print(str(i)+" "+our_pred+" "+actual_pred)
df_test_org.loc[i,'product_description']=False
else:
df_test_org.loc[i,'product_description']=True
if True:
index_of=data.classes.index(our_pred)
if np.exp(pred[0,index_of])>0.1:
df_test_org.loc[i,'product_description']=True

else:
df_test_org.loc[i,'product_description']=True

except:
df_test_org.loc[i,'product_description']=True
print("Error")

Insights and going production level:

Applying to Train dataset false images: Applying this model over the false data given predicts ~8000 (CSV file of the predictions along with our image classifier prediction) out of ~9000 fraudulent shipments. What about the other ~1000?

One possible explanation is, the products aren’t actually counterfeit but the operator had to make sure they weren’t. Our model predicts with 97% accuracy that this is an mobile but is actually a fraudulent shipment. Might have to know why such images are marked as “False”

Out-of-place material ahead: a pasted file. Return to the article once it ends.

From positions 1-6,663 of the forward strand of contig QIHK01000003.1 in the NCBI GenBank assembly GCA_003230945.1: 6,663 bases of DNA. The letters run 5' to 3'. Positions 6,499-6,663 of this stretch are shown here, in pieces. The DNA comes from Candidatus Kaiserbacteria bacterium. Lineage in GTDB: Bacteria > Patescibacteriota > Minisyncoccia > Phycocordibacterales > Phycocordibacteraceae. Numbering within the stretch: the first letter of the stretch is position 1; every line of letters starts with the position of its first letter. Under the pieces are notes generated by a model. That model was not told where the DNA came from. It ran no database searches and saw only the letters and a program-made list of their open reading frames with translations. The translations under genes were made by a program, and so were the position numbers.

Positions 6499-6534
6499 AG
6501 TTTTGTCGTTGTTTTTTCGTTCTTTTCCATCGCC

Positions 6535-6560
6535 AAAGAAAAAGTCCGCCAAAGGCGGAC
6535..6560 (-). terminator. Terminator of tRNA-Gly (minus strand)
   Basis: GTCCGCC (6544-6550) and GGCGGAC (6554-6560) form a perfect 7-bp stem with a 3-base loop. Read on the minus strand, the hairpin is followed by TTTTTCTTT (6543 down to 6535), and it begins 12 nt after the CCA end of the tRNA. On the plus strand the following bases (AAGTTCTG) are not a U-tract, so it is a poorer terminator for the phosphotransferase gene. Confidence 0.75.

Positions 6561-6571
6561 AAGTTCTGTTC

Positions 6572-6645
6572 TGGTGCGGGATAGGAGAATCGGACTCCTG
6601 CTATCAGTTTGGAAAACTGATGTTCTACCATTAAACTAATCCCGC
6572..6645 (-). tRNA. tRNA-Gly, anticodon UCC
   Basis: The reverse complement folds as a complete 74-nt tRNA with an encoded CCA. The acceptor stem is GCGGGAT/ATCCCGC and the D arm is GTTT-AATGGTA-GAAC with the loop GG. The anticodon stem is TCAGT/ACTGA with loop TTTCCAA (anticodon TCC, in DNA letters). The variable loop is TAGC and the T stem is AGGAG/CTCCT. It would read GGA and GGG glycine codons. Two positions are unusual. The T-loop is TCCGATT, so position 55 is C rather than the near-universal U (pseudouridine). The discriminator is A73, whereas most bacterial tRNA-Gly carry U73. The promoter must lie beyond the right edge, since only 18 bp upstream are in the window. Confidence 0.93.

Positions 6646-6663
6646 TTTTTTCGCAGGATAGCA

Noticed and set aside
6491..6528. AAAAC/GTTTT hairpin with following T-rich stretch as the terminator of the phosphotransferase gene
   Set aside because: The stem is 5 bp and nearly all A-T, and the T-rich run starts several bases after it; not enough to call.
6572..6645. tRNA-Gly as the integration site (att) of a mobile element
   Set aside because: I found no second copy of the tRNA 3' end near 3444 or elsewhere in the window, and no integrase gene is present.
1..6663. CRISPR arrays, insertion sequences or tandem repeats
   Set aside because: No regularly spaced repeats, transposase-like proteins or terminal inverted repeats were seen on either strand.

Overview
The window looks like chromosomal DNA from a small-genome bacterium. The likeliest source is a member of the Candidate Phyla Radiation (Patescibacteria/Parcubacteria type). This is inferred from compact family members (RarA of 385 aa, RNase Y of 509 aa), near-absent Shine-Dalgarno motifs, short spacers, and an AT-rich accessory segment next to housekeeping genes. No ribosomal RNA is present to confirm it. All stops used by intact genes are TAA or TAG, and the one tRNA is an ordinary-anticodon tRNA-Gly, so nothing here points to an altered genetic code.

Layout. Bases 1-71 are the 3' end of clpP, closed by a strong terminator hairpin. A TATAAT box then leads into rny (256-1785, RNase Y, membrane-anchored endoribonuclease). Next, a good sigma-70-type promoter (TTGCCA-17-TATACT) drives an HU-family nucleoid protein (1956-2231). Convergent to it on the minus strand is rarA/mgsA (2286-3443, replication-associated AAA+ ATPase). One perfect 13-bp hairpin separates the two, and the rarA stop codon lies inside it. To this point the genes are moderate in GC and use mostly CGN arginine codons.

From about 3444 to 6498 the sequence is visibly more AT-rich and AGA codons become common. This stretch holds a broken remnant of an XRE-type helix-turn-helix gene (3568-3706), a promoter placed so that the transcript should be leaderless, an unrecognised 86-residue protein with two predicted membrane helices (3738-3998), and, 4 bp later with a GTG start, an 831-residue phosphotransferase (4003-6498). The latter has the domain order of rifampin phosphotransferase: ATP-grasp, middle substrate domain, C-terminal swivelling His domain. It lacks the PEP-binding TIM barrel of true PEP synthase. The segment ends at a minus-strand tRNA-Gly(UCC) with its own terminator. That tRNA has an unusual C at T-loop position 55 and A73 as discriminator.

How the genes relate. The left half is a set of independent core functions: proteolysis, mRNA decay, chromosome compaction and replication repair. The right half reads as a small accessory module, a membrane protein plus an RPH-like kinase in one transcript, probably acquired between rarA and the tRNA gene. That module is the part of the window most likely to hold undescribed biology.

X-ray of fraudulent mobile from training set

Going production level: Instead of broadly classifying as Mobiles (Since much of the counterfeit occurs in mobiles), build an image classifier based on manufacturer (or cluster them based on their similarity of the product). Eg: Redmi, Xiomi, Galaxy might have similar patterns on a X-ray and we can cluster them together.

We do pretty well with watches/jewellery/clothes etc with the model above and training with much larger dataset should suffice.

Build a better image classifier: Whilst 83% is decent enough to get good enough score, this will not be optimal under production settings and we have to classify better. One thing might be : To weed out wrong images being fed to the classifier.

Thanks for reading. Would appreciate any thoughts on improving the above automated solution.

If interested, do take a look at Part 1 of the contest (Classifying T-Shirts by myntra)

Part 3: will be about Image segmentation problem (https://www.kaggle.com/c/cvpr-2018-autonomous-driving)

Source: Deep Learning on Medium